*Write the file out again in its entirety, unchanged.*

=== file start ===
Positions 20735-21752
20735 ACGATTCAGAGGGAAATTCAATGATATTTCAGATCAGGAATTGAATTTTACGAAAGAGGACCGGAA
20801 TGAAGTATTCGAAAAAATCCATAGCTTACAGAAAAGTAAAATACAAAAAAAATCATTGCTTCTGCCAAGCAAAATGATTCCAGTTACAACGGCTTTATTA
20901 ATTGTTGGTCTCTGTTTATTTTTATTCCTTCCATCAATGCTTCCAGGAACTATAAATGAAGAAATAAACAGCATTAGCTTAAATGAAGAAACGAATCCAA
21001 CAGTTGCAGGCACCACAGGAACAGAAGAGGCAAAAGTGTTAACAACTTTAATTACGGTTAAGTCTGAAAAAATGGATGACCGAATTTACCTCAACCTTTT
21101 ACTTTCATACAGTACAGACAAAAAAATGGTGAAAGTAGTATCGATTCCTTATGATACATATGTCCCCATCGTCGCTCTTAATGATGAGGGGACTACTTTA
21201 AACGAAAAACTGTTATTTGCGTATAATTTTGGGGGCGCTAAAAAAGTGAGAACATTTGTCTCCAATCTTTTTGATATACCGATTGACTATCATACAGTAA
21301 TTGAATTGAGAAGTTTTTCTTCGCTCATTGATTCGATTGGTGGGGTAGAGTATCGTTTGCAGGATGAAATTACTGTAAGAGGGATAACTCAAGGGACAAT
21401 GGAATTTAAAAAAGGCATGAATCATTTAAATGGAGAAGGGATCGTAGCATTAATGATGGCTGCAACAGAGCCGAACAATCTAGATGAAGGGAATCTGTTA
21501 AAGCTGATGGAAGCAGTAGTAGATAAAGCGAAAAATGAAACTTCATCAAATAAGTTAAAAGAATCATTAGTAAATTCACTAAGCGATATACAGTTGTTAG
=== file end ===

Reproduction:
Positions 20735-21752
20735 ACGATTCAGAGGGAAATTCAATGATATTTCAGATCAGGAATTGAATTTTACGAAAGAGGACCGGAA
20801 TGAAGTATTCGAAAAAATCCATAGCTTACAGAAAAGTAAAATACAAAAAAAATCATTGCTTCTGCCAAGCAAAATGATTCCAGTTACAACGGCTTTATTA
20901 ATTGTTGGTCTCTGTTTATTTTTATTCCTTCCATCAATGCTTCCAGGAACTATAAATGAAGAAATAAACAGCATTAGCTTAAATGAAGAAACGAATCCAA
21001 CAGTTGCAGGCACCACAGGAACAGAAGAGGCAAAAGTGTTAACAACTTTAATTACGGTTAAGTCTGAAAAAATGGATGACCGAATTTACCTCAACCTTTT
21101 ACTTTCATACAGTACAGACAAAAAAATGGTGAAAGTAGTATCGATTCCTTATGATACATATGTCCCCATCGTCGCTCTTAATGATGAGGGGACTACTTTA
21201 AACGAAAAACTGTTATTTGCGTATAATTTTGGGGGCGCTAAAAAAGTGAGAACATTTGTCTCCAATCTTTTTGATATACCGATTGACTATCATACAGTAA
21301 TTGAATTGAGAAGTTTTTCTTCGCTCATTGATTCGATTGGTGGGGTAGAGTATCGTTTGCAGGATGAAATTACTGTAAGAGGGATAACTCAAGGGACAAT
21401 GGAATTTAAAAAAGGCATGAATCATTTAAATGGAGAAGGGATCGTAGCATTAATGATGGCTGCAACAGAGCCGAACAATCTAGATGAAGGGAATCTGTTA
21501 AAGCTGATGGAAGCAGTAGTAGATAAAGCGAAAAATGAAACTTCATCAAATAAGTTAAAAGAATCATTAGTAAATTCACTAAGCGATATACAGTTGTTAG